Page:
New York Natural Heritage Program
Golden-winged Warbler
Vermivora chrysoptera (Linnaeus, 1766)
Birds

Conservation Overview [-]
Golden-winged Warblers require shrubby early successional habitat to breed, and this habitat is diminishing due to succession or development in some regions in New York. They are also threatened by hybridization with Blue-winged Warblers (Confer et al. 2011). Management guidelines to promote habitat in the Appalachian and Great Lakes regions are available for landowners at http://www.gwwa.org/plan.html (Golden-winged Warbler Working Group 2013).

Threats [-]
Declines in the regional abundance of Golden-winged Warblers are correlated with the replacement of early successional habitat by second growth forest (Levine 1998) and the expansion of the Blue-winged Warbler into their range (Gill 1980). Gill (1987) noted the tendency for Blue-winged Warblers to replace Golden-winged Warblers within 50 years after a range expansion.
For New York, habitat loss and hybridization are also the major threats to the persistence of this species. Early successional habitats are ephemeral by nature and have been in dramatic decline in New York over the last century due to succession and development or conversion (NYSDEC 2005). Historic losses of shrubby wetlands in New York through the 1970s also likely impacted this species (NYSDEC 2005; Buehler et al. 2007). Hybridization with Blue-winged Warblers happens readily between adjoining populations in the state. This likely affects more than half of the statewide population and is a significant cause of decline. However, there has been a population of coexisting Blue and Golden-winged Warblers found in swamps in the Hudson Highlands (Confer and Knapp 1981; McGowan and Corwin 2008).
Nest parasitism by Brown-headed Cowbirds (Molothrus ater) is also a threat, particularly in the more agricultural regions of northern-central New York, where they are more abundant (Confer et al. 2003; Sauer et al. 2014).
Habitat loss on wintering grounds and mortality during migration are threats during the nonbreeding season. High rates of collision with towers during migration have been reported for this species (Arnold and Zink 2011).

Conservation Strategies and Management Practices [-]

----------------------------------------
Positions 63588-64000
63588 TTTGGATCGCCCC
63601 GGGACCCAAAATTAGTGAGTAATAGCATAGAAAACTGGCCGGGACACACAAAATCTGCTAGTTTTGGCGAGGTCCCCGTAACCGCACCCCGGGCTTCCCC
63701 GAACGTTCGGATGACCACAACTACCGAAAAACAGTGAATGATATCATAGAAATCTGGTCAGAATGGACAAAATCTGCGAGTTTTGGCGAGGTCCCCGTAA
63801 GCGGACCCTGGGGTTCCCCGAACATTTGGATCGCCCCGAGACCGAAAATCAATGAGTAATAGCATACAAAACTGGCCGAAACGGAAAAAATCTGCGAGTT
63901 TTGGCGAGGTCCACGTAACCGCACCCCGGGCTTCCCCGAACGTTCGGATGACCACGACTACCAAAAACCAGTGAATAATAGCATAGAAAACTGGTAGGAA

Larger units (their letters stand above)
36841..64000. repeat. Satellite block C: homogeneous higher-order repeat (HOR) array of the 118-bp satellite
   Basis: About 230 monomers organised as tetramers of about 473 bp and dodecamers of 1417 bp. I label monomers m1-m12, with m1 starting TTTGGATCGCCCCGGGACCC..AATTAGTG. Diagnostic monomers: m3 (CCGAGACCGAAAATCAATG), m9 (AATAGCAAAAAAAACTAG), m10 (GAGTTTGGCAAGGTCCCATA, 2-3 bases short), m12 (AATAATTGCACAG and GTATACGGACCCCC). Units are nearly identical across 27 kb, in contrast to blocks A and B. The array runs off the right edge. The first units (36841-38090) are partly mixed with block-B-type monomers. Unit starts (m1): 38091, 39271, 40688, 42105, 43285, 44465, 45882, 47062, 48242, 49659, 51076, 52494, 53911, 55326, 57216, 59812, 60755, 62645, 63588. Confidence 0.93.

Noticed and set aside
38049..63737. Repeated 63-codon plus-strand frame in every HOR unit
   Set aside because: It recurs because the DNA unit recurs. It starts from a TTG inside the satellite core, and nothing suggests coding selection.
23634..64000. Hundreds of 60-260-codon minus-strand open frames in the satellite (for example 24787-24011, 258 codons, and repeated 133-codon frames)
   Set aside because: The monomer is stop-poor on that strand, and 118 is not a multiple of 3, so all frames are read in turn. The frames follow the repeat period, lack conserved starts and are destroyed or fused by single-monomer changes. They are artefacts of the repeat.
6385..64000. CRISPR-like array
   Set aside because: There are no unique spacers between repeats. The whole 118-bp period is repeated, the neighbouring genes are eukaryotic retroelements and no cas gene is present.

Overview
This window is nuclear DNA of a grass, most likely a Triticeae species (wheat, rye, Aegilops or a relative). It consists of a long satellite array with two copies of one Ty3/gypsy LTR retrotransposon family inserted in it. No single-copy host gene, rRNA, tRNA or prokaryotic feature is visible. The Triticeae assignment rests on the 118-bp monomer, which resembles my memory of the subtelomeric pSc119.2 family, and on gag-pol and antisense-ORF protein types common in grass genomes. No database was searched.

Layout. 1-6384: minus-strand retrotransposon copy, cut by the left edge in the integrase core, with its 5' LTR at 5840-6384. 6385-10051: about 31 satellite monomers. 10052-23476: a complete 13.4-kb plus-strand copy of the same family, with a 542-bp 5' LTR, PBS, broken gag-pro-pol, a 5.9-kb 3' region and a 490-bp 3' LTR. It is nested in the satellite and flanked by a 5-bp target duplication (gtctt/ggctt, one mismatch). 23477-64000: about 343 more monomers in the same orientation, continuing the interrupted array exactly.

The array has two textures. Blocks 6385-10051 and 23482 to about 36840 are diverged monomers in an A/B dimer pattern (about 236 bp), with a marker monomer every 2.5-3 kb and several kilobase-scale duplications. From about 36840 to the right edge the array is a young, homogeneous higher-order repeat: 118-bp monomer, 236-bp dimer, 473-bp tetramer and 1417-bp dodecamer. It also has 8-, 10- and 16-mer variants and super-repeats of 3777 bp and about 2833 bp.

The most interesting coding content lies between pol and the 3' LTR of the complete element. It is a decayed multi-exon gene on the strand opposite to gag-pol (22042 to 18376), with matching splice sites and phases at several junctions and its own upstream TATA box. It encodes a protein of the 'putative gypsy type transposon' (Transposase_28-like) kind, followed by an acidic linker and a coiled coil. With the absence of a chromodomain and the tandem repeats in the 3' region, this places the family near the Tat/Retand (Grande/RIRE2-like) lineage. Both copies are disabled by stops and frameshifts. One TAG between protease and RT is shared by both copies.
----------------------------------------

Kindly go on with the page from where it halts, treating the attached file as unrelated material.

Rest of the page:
Where wooded and shrub swamps provide habitat for Golden-winged Warblers, the replacement of native tussock sedge by invasive Phragmites may be a concern (Confer et al. 2011). In these instances control of Phragmites is warranted (Confer et al. 2011). The Golden-winged Warbler Working Group (2013) has developed best management practices for land owners and managers in the Appalachian and Great Lakes Region that are available online at http://www.gwwa.org/plan.html. In focal areas targeted for managment, characteristics to manage for include patches of at least 5-25 acres (depending on distance to nearest population) in a shifting mosaic of early successional habitat, with 30-70% clumped shrub/sapling cover, patches of herbs and grasses, widely interspersed trees, and high within-patch heterogeneity.

Research Needs [-]
A long-term monitoring program is needed for Golden-winged Warblers in New York, especially targeted to areas of the state where they are still common and on the front of the Blue-winged Warbler range expansion (NYSDEC 2005). Continued research into habitat management techniques that favor Golden-winged over Blue-winged Warblers is also needed, as well as a statewide management plan for restoring, maintaining, and enhancing early successional habitat (NYSDEC 2005). Research to investigate nesting success is needed in conjunction with habitat management research to ensure that the habitats produced are not only favorable to Golden-winged Warblers, but also enable high rates of nest success so the creation of sinks can be avoided (Kubel and Yahner 2008; Confer et al. 2011). Also, research into the effects of the invasive viburnum leaf beetle (Pyrrhalta viburni) on shrubland habitats and the species that rely on them may be pertinent (NYSDEC 2005).

Regional Conservation Needs [-]
The Comprehensive Wildlife Conservation Strategy for New York (NYSDEC 2005) cited several action items that would be beneficial for early successional species such as the Golden-winged Warbler, in regions of New York where they are still relatively abundant. These items include working with owners of utility rights-of-way to best manage the early successional habitat that they provide, increasing the amount of early successional habitat on public and private lands, and the use of prescribed fire to create early successional habitat in fire adapted systems.